Rustic Speakeasy-Style Kitchen

Published: April 29, 2024

A former 1,800-square-foot garage loft in a guest home was transformed into a historic speakeasy-style kitchen. Jennifer Chipman of Bond Design Co. in Morgan, Utah, pulled inspiration from industrial factory controls and equipment of the early 1920s.

Above photo: Because the ceiling, doors, paneled appliances, kitchen island and trim were all made from reclaimed wood, Jennifer Chipman of Bond Design Co.  wanted to use a different material for the recessed cabinet alcove. “We love how these blackened steel and glass cabinets add so much depth to the kitchen, blend seamlessly into the Capolavoro quartzite backsplash and countertops and create a space to beautifully display glassware and dinnerware,” she added.

“The home is located on a rustic mountain ranch property, so we immediately fell in love with the idea of unifying two contrasting styles and creating something unique,” said the designer.

Kitchen by Bond Design Co.

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The hammered-steel island pendants are reminiscent of oversized factory lighting. Chipman says the thin brick interior walls were another elements that pulled inspiration from the industrial era and added lots of character. “It’s not often that you see a kitchen backsplash with this much texture!” she added. “The floating shelves on either side of the range were very intentional. Since we wanted this guest house to feel like a speakeasy, we felt like there needed to be spots in each room to display antiques, collected treasures and of course, copper kitchenware.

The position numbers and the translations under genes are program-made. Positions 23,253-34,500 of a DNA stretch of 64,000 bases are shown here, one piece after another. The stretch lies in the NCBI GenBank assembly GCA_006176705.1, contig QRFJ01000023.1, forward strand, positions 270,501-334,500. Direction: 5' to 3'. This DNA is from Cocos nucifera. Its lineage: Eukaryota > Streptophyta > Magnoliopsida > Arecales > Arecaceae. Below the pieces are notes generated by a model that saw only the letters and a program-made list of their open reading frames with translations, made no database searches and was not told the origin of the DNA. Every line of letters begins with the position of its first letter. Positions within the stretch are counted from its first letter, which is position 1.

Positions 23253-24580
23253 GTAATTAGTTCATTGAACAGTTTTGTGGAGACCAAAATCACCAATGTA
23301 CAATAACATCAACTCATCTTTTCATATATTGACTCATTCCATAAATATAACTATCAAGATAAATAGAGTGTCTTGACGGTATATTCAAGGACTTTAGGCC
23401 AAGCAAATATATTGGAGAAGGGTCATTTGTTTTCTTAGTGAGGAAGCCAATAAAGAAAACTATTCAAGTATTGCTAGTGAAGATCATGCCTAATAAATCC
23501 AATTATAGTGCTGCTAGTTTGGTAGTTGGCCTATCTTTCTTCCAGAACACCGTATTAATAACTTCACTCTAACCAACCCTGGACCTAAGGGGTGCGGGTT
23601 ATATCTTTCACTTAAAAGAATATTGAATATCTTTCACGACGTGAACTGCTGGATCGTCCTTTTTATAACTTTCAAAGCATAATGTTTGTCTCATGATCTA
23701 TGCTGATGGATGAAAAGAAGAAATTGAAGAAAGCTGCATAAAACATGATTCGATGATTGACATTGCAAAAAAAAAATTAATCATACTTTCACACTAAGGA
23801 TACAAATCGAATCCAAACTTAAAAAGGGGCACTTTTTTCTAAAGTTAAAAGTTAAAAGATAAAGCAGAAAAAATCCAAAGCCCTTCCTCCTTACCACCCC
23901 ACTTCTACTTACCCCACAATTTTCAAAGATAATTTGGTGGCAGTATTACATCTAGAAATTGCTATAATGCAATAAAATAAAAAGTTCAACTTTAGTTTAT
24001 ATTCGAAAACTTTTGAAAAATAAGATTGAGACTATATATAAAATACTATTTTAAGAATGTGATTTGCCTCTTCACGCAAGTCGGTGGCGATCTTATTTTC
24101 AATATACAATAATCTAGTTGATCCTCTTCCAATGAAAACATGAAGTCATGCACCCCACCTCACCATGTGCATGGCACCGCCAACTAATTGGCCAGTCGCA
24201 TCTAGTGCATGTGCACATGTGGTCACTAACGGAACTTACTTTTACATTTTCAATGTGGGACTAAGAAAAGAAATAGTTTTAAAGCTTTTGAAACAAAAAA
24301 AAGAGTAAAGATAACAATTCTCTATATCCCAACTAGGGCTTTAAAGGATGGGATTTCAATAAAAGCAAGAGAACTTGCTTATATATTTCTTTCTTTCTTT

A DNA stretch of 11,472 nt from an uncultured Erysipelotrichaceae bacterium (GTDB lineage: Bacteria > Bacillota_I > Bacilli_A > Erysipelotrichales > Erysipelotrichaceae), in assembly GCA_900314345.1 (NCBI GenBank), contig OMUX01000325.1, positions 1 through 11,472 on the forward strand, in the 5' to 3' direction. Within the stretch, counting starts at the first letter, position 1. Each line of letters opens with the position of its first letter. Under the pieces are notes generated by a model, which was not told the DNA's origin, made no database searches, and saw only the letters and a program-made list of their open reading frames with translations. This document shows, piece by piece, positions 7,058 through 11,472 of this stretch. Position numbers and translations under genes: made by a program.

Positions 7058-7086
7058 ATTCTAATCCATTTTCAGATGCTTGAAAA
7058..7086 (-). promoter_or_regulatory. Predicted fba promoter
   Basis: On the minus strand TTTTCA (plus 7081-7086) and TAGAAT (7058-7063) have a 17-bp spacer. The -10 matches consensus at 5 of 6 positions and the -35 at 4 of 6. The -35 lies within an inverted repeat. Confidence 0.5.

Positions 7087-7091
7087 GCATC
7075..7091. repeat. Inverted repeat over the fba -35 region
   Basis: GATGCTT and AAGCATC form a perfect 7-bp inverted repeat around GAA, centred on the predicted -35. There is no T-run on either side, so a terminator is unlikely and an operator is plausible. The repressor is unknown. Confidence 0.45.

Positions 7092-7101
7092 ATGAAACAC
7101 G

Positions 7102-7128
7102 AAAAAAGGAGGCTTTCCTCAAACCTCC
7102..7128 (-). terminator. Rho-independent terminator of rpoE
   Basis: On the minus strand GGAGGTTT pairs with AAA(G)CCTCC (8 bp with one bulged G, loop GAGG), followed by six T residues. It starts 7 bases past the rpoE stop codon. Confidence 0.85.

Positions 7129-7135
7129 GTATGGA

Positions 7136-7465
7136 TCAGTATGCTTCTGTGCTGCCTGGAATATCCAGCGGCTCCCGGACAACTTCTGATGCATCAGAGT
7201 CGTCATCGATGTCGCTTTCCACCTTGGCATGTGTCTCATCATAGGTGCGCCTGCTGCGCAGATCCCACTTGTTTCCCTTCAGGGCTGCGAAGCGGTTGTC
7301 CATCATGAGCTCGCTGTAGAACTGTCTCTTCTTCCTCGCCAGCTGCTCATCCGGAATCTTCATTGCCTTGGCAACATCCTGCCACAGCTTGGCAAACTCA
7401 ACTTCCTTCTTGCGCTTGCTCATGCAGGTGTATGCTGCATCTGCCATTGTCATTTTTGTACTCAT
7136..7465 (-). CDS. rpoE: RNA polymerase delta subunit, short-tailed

Speakeasy-Style Kitchen: Design Details

Chipman used reclaimed wood for the cabinets, ceiling and inside the pantry. She says the continuation of materials and finishing areas you don’t always see are still important. The copper plumbing fixtures feature a living finish that will patina develop more character over time. She also incorporated industrial-era commercial ball valves and plumbing unions.

speakeasy kitchen

“We loved the double hood system because it looked so cool in our minds,” said Chipman. “But most of the credit goes to the contractor, Magelby Construction. They did all the math and fabrication to make our vision come to life.”

Other elements inspired by the historic era include a custom range hood that was fabricated to be reminiscent of an industrial ventilation system, which the designer says pairs perfectly with the 48-inch Platinum Series BlueStar range’s stainless-steel and copper finishes.

“The use of mixed metals and finishes throughout the space pulls the design together,” said Chipman.

As the entire guest home is on a second level above a detached garage with a tight stairwell entry, the design team had to use a crane to get all the furniture, slabs and appliances onto the deck.

This kitchen is perfect for a regular entertaining space for the owners, who often host overnight visitors, as well as smaller events like game nights.

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